The Iraq War Built The Modern Democratic Party. What Now?

The 2020 presidential elections are a chance for Democrats to move forward.
Ji Sub Jeong/HuffPost

Few issues have hung over U.S. politics like the Iraq War. Republican foreign policy has been defined by it, and Democrats have had to answer for their vote in favor of the invasion, which is now widely considered to be one of the country’s biggest mistakes in modern times.

The 2020 election could be a break from this history. It could be the first presidential election without the politics of the Iraq War, with nominees who don’t have the baggage of a pro-war vote and foreign policy debates that aren’t defined by the 2003-2011 conflict. But as Democrats move away from that front, they’re struggling to find a new voice on foreign policy.

Democratic politicians, and much of the rest of the country, are now united around the idea that America should not have invaded Iraq in 2003. From fabricated intelligence, a media and political establishment that largely accepted the administration’s spin, unrealistic expectations, poor planning and a culture of militarization, the affair became a cautionary tale of what happens when the public ― and more importantly, the people who are supposed to represent them in Washington ― sleepwalk their way through foreign policy and let politics dictate war.

But it wasn’t always this way. A majority of the Democratic caucus in the Senate sided with all but one Republican in authorizing the invasion. Some of them believed the George W. Bush administration’s case for war. More knew it was a bad idea but were afraid to speak out in that post-Sept. 11 era.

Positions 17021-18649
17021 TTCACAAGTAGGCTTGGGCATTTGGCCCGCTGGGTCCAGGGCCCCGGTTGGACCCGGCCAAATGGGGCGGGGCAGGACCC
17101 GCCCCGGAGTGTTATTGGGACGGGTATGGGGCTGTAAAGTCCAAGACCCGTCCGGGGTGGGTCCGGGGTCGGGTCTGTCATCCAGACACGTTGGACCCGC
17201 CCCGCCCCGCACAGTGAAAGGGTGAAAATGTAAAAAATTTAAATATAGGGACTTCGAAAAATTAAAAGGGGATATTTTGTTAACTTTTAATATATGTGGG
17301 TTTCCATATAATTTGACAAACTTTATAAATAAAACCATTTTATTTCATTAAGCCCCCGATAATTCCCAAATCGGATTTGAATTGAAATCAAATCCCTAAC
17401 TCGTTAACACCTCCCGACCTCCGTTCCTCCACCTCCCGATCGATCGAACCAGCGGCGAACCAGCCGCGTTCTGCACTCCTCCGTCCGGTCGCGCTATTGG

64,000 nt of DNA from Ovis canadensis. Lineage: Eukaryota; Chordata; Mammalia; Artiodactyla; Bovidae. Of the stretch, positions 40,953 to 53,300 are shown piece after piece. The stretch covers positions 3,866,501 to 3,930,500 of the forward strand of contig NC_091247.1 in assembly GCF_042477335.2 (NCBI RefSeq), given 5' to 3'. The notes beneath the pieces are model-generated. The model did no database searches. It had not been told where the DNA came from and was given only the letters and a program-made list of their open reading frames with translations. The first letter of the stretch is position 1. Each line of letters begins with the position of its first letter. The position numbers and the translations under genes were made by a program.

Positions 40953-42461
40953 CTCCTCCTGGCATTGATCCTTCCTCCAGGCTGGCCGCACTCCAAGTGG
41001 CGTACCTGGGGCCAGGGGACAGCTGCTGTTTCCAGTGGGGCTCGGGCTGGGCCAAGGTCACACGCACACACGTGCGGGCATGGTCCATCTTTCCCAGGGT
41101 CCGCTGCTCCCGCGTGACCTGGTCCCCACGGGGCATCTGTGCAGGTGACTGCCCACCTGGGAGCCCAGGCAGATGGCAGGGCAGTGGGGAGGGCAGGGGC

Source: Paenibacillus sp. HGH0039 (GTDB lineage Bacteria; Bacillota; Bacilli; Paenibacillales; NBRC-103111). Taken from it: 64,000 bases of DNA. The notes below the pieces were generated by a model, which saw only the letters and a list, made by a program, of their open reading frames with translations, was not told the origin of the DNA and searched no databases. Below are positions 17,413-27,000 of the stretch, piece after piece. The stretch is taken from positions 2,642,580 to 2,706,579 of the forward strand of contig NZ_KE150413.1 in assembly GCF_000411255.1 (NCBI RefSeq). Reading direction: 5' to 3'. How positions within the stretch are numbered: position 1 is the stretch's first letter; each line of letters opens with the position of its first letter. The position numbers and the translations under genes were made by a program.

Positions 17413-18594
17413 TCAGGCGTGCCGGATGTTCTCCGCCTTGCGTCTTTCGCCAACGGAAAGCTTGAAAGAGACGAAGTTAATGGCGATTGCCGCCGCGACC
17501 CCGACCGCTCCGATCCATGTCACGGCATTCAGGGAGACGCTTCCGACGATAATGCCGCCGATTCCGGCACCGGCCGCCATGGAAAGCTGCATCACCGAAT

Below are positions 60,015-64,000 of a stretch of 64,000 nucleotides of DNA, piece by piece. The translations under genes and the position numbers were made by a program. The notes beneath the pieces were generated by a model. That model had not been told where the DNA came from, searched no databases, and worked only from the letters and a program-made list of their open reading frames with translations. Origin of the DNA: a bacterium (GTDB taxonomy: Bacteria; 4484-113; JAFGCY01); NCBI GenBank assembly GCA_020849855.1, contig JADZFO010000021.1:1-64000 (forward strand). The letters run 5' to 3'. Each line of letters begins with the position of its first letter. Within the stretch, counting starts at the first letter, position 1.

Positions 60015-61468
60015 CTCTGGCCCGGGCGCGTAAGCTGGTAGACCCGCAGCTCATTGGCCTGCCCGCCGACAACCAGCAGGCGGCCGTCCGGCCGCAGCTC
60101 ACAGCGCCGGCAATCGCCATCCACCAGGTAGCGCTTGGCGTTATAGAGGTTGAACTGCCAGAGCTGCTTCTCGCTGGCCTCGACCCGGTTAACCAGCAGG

“It was done out of fear of being accused of being soft on terrorism,” said former Sen. Russ Feingold (D-Wis.), who was one of the 22 Democrats in the chamber who voted against the war. “The completely phony notion that Saddam Hussein had been tied to al Qaeda had been thrown around the country, and frankly, people did not vote their conscience. They voted politics.”

Hillary Clinton was never able to overcome skepticism about her Iraq War vote in the 2008 election.
Hillary Clinton was never able to overcome skepticism about her Iraq War vote in the 2008 election.
Gabriel Bouys/Getty Images

Iraq’s Dominance In Presidential Elections

In the first few years after the invasion, people started to change their minds about the war. The weapons of mass destruction Bush warned about didn’t exist, and the fighting dragged on long after he declared “mission accomplished” in May 2003. The progressive group, which had advocated against the invasion, saw its membership skyrocket between 2002 and 2004.

“It was just out of nowhere,” recalled Eli Pariser, who was running MoveOn’s Iraq War campaign at the time. “There were thousands and thousands of people meeting all around the country. That was the first moment I felt like this was striking a much bigger chord than I thought.”

But the anti-Iraq War shift wasn’t enough to fully make an impact in the 2004 presidential election. Bush was re-elected, still riding the wave of patriotic fervor, while the Democratic Party struggled to come up with a compelling, convincing alternative to the war.